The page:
As a sociology major, I find this isolation to be true. While I am incredibly passionate about sociology and hope to obtain a PhD in the future, I am also well aware of how competitive the job market is. I want to develop technical skills at UCLA that can better prepare me for high paying jobs to support me through grad school or allow me to be flexible with my future. However, the current enrollment system at UCLA makes it difficult since I cannot enroll in most STEM classes.

It is not the major or job market demand itself which creates low hireability: it is the public university system restricting less career oriented majors from developing strong, hireable skills. 

Statistics, for example, is now an essential skill set for any job regardless if it is in STEM or not. In fact, statistics is now seen as so essential that the California public school system is planning on de-emphasizing calculus and expanding high school curriculums to include data science and statistics classes. However, with capacity ceilings, only select students admitted into the major or pre-major are allowed to take statistics classes above Stats 20. This fact is true in data science, math, and computer science classes as well–despite the subjects being essential building blocks for job candidacy.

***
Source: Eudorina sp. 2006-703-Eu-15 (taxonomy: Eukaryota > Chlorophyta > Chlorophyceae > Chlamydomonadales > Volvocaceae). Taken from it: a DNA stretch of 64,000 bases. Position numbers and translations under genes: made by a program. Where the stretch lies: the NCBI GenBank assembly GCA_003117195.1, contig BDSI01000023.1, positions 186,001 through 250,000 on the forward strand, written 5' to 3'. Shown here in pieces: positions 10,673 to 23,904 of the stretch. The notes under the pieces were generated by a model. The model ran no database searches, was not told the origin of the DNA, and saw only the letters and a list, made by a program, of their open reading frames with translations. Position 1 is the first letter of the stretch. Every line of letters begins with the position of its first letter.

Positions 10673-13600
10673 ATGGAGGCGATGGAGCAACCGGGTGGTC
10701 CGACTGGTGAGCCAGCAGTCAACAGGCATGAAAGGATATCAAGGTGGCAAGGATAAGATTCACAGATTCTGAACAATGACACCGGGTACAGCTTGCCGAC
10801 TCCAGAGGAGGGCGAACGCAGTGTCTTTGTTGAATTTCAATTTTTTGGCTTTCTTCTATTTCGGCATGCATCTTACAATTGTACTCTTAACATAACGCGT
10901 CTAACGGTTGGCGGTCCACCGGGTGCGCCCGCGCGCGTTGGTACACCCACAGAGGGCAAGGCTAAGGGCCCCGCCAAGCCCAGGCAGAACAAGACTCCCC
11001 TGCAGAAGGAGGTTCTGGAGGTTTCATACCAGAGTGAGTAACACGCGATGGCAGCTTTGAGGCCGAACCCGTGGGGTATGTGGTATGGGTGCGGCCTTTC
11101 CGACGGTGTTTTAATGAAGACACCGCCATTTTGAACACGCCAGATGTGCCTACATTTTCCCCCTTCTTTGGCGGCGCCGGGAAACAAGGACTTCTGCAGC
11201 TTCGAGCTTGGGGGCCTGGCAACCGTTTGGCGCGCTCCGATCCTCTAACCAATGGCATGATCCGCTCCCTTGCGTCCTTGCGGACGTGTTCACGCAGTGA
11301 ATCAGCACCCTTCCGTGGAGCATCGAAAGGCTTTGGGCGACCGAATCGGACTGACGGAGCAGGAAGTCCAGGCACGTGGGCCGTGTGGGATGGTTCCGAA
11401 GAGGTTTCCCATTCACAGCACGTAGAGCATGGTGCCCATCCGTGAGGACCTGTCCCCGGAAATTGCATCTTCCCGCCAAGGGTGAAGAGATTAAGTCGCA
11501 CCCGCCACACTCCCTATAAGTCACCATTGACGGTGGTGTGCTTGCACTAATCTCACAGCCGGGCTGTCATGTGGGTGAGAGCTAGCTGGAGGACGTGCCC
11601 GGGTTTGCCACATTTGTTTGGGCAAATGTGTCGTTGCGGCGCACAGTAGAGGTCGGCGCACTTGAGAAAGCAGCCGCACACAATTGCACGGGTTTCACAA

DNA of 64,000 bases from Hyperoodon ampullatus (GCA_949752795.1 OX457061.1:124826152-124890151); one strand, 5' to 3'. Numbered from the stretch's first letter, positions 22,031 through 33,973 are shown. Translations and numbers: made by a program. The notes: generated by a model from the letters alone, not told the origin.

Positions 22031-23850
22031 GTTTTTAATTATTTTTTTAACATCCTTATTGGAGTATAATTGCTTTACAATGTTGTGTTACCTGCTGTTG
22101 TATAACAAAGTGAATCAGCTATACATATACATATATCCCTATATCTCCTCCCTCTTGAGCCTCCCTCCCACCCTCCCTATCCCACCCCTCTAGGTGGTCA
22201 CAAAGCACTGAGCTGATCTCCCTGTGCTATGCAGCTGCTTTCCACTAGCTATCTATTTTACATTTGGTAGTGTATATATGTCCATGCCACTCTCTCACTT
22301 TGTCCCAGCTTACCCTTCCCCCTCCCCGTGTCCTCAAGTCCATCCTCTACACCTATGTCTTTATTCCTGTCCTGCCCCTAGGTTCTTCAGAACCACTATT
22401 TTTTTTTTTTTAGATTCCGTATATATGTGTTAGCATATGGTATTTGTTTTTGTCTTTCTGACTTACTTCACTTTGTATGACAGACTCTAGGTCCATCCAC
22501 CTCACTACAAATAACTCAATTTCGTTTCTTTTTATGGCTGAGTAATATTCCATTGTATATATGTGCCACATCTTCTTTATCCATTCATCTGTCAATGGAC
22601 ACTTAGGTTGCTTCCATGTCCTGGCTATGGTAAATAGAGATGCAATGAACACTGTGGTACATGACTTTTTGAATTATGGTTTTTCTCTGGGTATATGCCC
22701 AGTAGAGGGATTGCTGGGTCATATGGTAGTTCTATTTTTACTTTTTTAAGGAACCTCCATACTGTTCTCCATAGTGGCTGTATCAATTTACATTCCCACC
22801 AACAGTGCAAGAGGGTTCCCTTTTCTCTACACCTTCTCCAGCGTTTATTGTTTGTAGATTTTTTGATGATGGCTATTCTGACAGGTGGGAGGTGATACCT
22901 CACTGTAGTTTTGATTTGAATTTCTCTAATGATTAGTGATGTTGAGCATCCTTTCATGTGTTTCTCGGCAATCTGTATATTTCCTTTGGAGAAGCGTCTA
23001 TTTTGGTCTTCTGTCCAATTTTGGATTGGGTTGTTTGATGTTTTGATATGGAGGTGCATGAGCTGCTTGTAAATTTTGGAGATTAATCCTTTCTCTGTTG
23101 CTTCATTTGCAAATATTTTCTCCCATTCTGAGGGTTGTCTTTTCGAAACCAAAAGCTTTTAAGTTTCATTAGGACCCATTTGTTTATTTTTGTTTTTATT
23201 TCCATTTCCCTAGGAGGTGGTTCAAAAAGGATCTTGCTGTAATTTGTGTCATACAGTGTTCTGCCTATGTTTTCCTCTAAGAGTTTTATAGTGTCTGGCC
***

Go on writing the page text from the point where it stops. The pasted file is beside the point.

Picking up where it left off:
In other words, your choice of major limits what you can learn and pursue. This limitation could perhaps explain why the humanities have such strong stigmas attached to them within the UC system. We are unable to develop the same kind of technical skills that STEM majors can, not because of a lack of interest or ability, but because of bureaucratic processes limiting our choice. 

This system is especially restrictive to transfer students, despite the transfer process being advertised as a better/cheaper path to UC admission. Transfers must apply to a certain UC major, and once admitted, cannot switch to another capped major even if they satisfy prerequisites. For example, if you transfer into UCLA as a sociology major, you cannot switch into the economics major even if you have a competitive GPA and satisfy every requirement.